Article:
Derrick Sherwin Bailey was an English Christian theologian born at Alcester in Warwickshire, England on June 30, 1910. Bailey is now best known for his book Homosexuality and the Western Christian Tradition (1955), though his work on homosexuality took up a relatively brief period in his life. Homosexuality and the Western Christian Tradition aimed to clarify and accurately present the history of Christian thought regarding homosexuality, from the Bible through the Middle Ages. It was one of the first works in English to revise Christian theological condemnations of homosexuality.
Bailey spent his early adult life working in the insurance industry; it was not until he was 30 that he began his theological education at the Lincoln Theological College. He was one of few married ordinands at the time and was surprised at the lack of education on marriage and sexuality they received in seminary. He then served as an Anglican chaplain at Edinburgh University from 1944 - 1951. It was during this time he completed a PhD on the history of marriage in the English reformation, Thomas Becon and the Reformation of the Church in England. Bailey’s next position took him to the Church of England Moral Welfare Council (MWC), where he studied sexuality and marriage in more detail and developed training for clergy in sex and marriage education.
Bailey had a predominantly pastoral approach towards homosexual persons; he viewed homosexuals as suffering from “inversion,” a psychological affliction, deserving of pity and compassion. Because he viewed homosexuality as a mental illness, Bailey advocated for church and law reform that was not punitive — particularly because the legal ramifications were leading to blackmail of and suicide by people who had committed homosexual acts.
Bailey’s work with The Moral Welfare Council generated a report, The Problem of Homosexuality, in 1954, and this report contributed to the formation of the Wolfenden Committee inquiry into homosexuality and prostitution. His monograph, Homosexuality and the Western Tradition (1955), was submitted as evidence to the Wolfenden Committee “in which he argued that some Christian teaching against homosexuality had been based on mistranslation or selective reading of scripture.” Ultimately, he concluded that while homosexual acts may be sinful, the Church had wrought damage in its condemnation of people who had committed such acts. This was a progressive view for the time of the book’s publication. Bailey traveled throughout England in the later half of the 1950s as an expert speaker on marriage and sexual ethics.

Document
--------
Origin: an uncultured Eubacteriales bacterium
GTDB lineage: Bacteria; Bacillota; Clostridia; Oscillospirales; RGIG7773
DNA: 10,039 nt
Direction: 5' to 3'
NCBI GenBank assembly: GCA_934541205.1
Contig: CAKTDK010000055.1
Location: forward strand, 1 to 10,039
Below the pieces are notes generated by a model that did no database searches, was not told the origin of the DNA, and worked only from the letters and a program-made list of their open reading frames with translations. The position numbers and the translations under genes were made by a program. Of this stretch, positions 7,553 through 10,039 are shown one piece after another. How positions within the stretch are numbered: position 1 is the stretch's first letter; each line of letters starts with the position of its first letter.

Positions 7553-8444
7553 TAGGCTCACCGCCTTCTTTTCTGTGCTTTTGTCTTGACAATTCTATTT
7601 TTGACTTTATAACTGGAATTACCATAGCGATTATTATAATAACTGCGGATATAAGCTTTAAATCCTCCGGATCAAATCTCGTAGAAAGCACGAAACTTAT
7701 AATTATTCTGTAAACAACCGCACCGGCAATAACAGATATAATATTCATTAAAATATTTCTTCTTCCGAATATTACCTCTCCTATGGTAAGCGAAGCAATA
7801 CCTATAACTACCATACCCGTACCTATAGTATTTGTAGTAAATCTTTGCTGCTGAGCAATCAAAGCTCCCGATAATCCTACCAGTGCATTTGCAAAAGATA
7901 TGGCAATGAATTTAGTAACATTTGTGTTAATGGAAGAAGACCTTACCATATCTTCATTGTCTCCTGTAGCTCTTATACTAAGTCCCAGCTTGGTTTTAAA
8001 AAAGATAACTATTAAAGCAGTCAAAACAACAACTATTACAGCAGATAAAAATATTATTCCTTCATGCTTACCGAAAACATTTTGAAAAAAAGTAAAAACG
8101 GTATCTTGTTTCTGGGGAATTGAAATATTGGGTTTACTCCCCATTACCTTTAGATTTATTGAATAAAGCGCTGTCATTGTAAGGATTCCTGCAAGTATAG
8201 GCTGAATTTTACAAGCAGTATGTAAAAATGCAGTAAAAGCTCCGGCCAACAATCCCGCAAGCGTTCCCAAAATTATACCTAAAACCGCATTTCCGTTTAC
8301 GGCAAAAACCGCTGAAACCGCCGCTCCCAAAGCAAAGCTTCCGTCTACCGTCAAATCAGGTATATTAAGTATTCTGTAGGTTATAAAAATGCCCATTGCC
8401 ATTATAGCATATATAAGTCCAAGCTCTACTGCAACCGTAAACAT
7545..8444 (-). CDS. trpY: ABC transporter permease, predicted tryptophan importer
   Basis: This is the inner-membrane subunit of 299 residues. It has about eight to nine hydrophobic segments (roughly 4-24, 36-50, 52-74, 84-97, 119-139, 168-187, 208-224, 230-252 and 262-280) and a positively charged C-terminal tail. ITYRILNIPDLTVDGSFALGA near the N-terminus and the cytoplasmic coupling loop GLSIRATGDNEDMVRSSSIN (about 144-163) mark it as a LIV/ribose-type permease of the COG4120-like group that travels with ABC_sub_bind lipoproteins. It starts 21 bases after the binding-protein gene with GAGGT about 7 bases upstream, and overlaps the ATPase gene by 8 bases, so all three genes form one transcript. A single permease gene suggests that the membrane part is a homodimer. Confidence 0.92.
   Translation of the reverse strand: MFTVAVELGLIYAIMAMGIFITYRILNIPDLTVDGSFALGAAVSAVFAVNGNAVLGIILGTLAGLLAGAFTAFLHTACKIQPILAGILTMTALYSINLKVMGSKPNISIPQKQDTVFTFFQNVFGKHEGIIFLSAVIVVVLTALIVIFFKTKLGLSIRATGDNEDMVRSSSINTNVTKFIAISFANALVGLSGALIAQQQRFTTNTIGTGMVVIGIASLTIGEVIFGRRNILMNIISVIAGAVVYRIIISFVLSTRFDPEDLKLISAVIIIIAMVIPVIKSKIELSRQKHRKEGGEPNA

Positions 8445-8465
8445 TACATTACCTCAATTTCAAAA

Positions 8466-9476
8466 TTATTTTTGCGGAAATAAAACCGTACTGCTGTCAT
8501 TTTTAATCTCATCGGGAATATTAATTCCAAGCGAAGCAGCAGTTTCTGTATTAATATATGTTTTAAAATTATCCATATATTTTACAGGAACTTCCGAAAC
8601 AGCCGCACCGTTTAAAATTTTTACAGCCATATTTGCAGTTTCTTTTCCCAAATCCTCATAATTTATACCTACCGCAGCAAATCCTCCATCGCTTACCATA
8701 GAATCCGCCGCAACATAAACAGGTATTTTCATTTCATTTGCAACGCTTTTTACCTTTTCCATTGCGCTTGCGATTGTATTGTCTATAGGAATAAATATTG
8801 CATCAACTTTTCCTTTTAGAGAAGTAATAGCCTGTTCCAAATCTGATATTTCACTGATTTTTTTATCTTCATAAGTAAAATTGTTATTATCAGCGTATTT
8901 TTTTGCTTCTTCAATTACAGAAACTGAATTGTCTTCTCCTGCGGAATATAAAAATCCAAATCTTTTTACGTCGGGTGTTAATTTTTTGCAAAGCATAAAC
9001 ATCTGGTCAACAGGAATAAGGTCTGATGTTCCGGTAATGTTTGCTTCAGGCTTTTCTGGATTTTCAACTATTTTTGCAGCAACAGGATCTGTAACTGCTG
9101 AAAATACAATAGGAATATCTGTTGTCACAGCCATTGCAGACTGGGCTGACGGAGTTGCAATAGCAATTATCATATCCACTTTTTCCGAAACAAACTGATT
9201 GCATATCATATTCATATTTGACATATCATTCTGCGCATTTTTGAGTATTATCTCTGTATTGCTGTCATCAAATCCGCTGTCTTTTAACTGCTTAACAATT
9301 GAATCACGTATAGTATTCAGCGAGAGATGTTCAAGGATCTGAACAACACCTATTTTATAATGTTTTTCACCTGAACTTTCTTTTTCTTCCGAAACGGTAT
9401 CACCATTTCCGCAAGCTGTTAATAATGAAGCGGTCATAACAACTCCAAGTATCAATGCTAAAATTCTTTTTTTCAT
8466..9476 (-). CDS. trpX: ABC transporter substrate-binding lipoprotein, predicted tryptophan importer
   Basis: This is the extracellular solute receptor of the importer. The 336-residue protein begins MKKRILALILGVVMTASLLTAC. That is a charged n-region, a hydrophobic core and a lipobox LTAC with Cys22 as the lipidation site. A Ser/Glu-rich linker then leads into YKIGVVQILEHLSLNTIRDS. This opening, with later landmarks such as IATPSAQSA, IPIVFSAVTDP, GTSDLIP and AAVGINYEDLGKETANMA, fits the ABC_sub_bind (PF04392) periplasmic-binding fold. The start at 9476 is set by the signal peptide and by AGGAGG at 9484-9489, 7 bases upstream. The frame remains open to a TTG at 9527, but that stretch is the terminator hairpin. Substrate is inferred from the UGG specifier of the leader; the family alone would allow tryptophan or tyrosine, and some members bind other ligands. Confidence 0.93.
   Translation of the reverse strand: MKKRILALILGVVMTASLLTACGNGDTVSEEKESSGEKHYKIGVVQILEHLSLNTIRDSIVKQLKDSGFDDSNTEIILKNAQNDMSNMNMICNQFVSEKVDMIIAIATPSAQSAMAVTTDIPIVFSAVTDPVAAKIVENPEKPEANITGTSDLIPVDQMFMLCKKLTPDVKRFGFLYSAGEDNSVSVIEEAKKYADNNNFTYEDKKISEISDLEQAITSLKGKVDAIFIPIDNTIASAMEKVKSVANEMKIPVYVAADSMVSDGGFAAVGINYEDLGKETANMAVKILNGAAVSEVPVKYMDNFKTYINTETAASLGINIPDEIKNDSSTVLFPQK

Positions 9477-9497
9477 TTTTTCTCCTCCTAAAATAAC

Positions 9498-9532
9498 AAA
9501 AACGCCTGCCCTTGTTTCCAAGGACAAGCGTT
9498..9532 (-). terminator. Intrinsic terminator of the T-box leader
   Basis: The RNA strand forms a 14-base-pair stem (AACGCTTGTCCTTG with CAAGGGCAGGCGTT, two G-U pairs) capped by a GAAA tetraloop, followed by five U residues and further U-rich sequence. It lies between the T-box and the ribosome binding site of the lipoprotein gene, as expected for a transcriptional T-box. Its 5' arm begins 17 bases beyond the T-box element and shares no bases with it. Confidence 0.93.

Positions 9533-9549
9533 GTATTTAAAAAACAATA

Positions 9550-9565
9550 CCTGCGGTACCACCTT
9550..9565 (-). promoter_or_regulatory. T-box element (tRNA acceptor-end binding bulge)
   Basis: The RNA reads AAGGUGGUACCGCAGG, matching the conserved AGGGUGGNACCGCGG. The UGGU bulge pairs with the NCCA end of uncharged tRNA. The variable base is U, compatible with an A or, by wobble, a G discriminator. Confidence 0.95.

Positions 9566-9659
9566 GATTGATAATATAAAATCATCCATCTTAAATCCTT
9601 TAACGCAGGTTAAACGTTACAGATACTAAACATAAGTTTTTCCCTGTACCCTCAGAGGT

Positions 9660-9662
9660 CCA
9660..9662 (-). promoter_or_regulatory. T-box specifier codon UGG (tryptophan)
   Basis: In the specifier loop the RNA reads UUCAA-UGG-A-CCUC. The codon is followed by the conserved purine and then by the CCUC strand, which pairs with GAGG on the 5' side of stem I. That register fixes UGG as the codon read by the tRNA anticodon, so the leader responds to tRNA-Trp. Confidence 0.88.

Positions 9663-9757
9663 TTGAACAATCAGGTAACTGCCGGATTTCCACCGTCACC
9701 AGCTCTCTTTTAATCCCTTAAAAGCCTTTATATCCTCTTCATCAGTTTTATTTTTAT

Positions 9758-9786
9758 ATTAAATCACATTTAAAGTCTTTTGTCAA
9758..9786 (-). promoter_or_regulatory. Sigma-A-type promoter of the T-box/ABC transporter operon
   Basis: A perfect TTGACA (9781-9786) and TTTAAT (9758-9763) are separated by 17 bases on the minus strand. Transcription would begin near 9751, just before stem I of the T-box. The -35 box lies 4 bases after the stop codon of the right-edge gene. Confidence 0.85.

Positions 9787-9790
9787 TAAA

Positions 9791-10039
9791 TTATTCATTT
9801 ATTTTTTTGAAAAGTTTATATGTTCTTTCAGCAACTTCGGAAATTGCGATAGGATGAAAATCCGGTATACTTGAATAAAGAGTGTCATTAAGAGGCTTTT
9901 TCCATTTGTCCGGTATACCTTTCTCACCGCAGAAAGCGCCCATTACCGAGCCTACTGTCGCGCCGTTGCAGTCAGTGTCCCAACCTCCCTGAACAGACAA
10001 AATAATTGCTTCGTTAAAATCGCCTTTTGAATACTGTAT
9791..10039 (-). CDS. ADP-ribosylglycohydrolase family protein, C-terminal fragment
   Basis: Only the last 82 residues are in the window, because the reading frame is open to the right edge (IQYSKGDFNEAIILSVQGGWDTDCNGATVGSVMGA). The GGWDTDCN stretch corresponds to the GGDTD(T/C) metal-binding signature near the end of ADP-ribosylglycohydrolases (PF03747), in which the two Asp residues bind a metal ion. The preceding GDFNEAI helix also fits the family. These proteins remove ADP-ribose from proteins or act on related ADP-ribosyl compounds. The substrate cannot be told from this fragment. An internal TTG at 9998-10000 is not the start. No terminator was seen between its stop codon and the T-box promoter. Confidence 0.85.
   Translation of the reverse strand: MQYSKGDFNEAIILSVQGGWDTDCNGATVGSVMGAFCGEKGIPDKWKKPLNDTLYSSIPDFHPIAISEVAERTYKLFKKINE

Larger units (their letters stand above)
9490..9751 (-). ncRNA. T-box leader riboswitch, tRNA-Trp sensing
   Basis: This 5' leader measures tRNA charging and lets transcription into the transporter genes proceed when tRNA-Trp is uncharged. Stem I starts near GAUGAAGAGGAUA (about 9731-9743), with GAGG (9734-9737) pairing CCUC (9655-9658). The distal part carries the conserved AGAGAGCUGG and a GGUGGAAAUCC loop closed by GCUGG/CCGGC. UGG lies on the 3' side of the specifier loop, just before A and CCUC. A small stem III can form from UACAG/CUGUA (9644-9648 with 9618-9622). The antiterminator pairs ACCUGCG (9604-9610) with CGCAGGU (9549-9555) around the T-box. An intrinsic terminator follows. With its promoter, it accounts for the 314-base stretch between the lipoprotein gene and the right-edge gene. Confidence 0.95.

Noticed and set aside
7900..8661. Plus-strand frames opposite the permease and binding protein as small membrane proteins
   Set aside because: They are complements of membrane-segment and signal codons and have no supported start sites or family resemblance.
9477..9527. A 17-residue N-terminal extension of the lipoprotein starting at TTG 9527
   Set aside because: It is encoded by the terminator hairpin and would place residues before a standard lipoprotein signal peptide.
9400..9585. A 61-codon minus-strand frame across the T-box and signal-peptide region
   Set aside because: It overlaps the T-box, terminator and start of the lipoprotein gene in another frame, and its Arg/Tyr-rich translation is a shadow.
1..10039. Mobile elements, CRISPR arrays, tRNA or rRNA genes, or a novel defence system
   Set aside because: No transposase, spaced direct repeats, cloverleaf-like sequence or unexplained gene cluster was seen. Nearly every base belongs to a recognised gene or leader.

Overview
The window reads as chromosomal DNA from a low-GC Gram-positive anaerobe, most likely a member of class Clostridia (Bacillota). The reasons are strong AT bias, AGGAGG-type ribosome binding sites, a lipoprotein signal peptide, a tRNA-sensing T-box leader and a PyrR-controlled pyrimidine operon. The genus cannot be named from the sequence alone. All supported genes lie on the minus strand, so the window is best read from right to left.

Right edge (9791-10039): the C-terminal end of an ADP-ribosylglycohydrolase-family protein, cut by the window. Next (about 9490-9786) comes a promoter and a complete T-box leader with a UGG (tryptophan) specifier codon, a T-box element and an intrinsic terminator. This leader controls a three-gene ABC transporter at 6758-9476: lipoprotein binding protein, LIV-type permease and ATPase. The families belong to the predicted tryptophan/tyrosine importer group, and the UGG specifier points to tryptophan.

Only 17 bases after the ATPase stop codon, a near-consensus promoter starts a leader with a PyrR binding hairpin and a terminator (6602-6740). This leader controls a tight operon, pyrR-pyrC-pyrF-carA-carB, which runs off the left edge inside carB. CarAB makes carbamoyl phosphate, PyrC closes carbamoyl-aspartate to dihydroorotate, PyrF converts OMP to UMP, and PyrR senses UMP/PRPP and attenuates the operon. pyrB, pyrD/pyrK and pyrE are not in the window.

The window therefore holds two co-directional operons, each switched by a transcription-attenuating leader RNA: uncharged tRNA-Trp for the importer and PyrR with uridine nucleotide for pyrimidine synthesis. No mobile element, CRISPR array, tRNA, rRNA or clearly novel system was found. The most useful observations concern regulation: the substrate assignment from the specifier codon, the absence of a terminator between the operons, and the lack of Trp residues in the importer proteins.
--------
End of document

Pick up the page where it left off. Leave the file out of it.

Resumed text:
By 1959, Bailey was ready for a change of pace and took a position as the rector in Lydon, Rutland, and in 1962 he became a canon residentiary of Wells Cathedral. His professional life was thereafter more focused on the cathedral’s life and history, and he wrote little more regarding homosexuality.
Bailey’s work on the history and theology of marriage and sexuality was reflected in a rich family life. He married twice in his lifetime. He and his first wife Philippa had three children and were married until her death in 1964. Bailey remarried to Morag MacDonald in 1966 and they remained married until his death in 1984.
D.S. Bailey’s influence continued in historian and theologian John Boswell’s work on the history of homosexuality and Christian religion. Boswell’s work built on Bailey’s revision of religious condemnation of homosexuality to explore social tolerance of homosexuality in Christian history, including same-sex unions in pre-modern Europe.
(This biographical statement written by Kristen Whitson with information from Matthew Grimley, “Derrick Sherwin Bailey (1910 - 1984),” in Oxford Dictionary of National Biography, October 4, 2012 and from Dr. Timothy Jones.)
Biography Date: July 2020
Ally | Author/editor | Theology | United Kingdom | Church of England (Anglican)